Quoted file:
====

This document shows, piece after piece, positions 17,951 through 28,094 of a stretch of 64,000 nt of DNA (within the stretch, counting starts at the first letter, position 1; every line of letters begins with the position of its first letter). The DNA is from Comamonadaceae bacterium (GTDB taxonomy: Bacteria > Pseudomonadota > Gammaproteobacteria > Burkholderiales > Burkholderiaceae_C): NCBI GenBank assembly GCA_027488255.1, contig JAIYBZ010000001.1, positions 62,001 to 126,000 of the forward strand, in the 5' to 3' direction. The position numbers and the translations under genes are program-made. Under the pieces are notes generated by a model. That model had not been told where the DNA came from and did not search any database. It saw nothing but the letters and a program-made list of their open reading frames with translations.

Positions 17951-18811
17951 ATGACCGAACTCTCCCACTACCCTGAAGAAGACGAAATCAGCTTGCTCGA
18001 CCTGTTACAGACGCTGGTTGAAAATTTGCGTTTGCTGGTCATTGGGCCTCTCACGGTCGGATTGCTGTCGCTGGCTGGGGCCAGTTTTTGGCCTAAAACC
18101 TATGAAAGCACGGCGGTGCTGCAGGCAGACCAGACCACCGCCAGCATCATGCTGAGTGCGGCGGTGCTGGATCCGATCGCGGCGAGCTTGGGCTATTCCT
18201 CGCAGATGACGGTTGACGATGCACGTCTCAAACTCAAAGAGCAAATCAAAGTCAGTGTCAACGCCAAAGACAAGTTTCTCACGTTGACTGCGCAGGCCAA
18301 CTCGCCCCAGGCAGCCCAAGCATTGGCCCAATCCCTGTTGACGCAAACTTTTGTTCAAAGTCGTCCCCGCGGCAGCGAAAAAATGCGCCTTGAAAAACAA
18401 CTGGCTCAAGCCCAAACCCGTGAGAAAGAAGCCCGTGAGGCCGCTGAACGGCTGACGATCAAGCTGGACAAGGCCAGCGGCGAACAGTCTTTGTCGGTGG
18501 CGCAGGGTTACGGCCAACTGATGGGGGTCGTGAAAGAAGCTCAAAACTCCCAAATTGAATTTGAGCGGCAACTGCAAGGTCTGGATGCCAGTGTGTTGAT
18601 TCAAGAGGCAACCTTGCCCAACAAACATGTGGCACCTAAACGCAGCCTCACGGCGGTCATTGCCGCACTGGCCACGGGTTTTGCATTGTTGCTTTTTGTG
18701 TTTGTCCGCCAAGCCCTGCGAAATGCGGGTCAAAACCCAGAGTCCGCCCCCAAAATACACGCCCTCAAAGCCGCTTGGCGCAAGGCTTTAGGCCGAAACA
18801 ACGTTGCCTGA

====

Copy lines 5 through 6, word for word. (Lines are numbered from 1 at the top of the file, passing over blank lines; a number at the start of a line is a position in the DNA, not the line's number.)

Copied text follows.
18101 TATGAAAGCACGGCGGTGCTGCAGGCAGACCAGACCACCGCCAGCATCATGCTGAGTGCGGCGGTGCTGGATCCGATCGCGGCGAGCTTGGGCTATTCCT
18201 CGCAGATGACGGTTGACGATGCACGTCTCAAACTCAAAGAGCAAATCAAAGTCAGTGTCAACGCCAAAGACAAGTTTCTCACGTTGACTGCGCAGGCCAA